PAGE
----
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Art and the Moving

Image

The 1980’s Scratch Video


The 1980’s
 The 1980s were marked by an increasing diversity
of concerns and forms in England. A distinct
separation had occurred between film and video
makers, and television broadcast appeared as a
viable medium for artists with the advent of Channel
Four.
 Against the background of Thatchers conservative
policies, clause 28, the Toxteth riots and the spectre
of AIDS; issues of identity became a significant
concern for artists, which lead to the formation of
organisations such as Sankofa and Black Audio
Film Collective.
New Technologies
 During the 1980’s many artists began to move away from the
rigid structures and formal systems inherent in the Structuralist
film movement in the 1970’s
 Structuralism’s legacy to Artists film remained in filmmakers
continued interest in vision and perception, film technology and
the relation of time to movement
 Filmmakers moved away from non-representative imagery to
embrace new technologies and the growing media sphere.
 Much of this new work was both driven by and reflected the
consumer revolution in electronics.
 Artist’s working with moving image, moved from minimalism and
conceptualism to image saturated content.
Scratch Video
 A wave of fast-cut (Scratch or improvised) Video emerged.
 Film-makers re-edited TV and film footage using Political images of subjects such as
Ronald Reagan, Margaret Thatcher and the Military as targets.
 Filmmakers re-invented the notion of Soviet Montage to create parodies often with rock
music soundtracks
 The movement named Scratch video was primarily British and was characterised by its
use of found footage, fast-cutting and multi-layered rhythms.
 It is significant in that, as a form of outsider art, it challenged many of the establishment
assumptions of broadcast TV - as well of those of gallery-bound video art.
 Scratch video arose in opposition to broadcast TV, as (anti-)artists attempted to deal
critically and directly with the impact of mass communications. The context these videos
emerged in is important, as it tended to critique the institutions making broadcast videos
and the commercialism found on “youth” TV, especially MTV.
 Much of the work was politically radical, often containing images of a sexual or violent
nature, and using images appropriated from mainstream media, including corporate
advertising; using strategies inspired by the Situationist concept of detournement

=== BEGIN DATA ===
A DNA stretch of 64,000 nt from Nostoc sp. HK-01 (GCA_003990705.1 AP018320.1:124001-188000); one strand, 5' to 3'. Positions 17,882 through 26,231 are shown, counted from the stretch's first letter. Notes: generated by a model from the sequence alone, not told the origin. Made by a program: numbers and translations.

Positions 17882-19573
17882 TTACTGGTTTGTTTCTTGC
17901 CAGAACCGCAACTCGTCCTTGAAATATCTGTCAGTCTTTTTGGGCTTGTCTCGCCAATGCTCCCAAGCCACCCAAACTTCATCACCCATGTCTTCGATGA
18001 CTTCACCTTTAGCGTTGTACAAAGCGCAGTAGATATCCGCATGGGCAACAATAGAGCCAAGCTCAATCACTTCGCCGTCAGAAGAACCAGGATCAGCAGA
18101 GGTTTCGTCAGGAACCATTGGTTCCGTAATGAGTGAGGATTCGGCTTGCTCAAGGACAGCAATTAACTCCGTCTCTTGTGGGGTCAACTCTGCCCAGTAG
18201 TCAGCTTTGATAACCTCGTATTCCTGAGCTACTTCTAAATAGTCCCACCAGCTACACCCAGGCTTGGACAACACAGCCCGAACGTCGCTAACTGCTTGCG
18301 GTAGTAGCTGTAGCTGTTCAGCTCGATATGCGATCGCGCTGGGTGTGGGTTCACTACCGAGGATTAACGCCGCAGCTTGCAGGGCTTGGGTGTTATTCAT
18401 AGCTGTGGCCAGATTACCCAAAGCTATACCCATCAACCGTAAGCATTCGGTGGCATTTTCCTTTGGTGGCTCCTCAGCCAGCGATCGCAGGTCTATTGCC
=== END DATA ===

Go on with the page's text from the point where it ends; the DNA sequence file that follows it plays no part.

(Turnabout/De-rail)and William Burroughs’ theories of Electronic Revolution.
Key Artists
 Nick Cope
 George Barber
 Cabaret Voltaire
 Nocturnal Emissions
 Gorilla Tapes
 Kim Flitcroft
 Sandra Goldbacher
 Richard Heslop
 Psychic TV
George Barber
 Absence of Satan UK 198Video 4 mins, Colour, Sound

 http://www.youtube.com/watch?v=A4XvPa4qFIM
 A beautiful woman screams at something unseen off camera.
Paul Newman appears eating salad and soon the famous
sequence of Paul Newman closing a car door cut with a
helicopter takes place. Absence of Satan is probably one of
George Barber's best Scratch works and is a deft reworking of
cinematic narrative and cliché.
 Scratch video makes use of found images from films and
television, cutting seemingly incongruous imagery together to
make a new meaning; it has been compared to the record-
scratching techniques of hip-hop music, hence the name.
Integration
 The rebellious techniques of Scratch Video that used then cutting
edge editing equipment, were very quickly subsumed into TV
Advertising and music videos. The 1980’s became a turning
point in which artists video filmmakers and techniques were
integrated into Television.
 Zbigniew Rybczynski is a Polish filmmaker whose film - Tango
(1981) won an academy award for best short animated film.
 http://vimeo.com/6846641
 Rybczynski’s techniques were lately repeated for an Ariston
Advert.
 http://www.youtube.com/watch?v=YUVs7vXNZiw
Pop Promo’s
 Artists such as Sophie Muller (Who attended Central St Martins
and then the Royal College of Art) found their techniques
perfectly suited to the needs of expanding TV networks, Pop-
promos, particularly with the birth of MTV (1981).
 Muller has directed over a hundred music videos and has been a
longtime collaborator with acts like No Doubt, Blur, Annie Lennox
and Eurythmics.
 Here we see a video from a Video album she created for the
Eurythmics’ Savage album in 1987
 http://www.youtube.com/watch?v=LuLH6aNIWUw
 Here we see the techniques of Avant-garde film (elliptical
editing, pastiche, repetition, emphasis on duration, flicker and
blur) seeping into Industrial or commercial film and video.
Summing Up
 Over this decade young experimental artists and
film-makers blended easily into the commercial
sector and embraced the taboo of commercial
culture.
 The reason is partly due to;
 A distaste for over theorising,
 The growth and interest in Media Studies
 The general acceptance of the worth of popular
culture.
 The consumer boom in electronics and the rise of
youth culture once again.
Practical Task
 George Barber’s works reflects on the false perspective of reality
used by advertising, Commercial film etc.
 http://www.youtube.com/watch?v=M9clOQAm5cg
 http://www.youtube.com/watch?v=fMzxHnAxsRQ
 Taking the video files you have been given, attempt to subvert the
meaning of the adverts/film footage through editing and collage.
 Try to use at least once, the key techniques of Scratch Video
 Repetition
 Collage
 Parody or Subversion
 Rhythmical Editing

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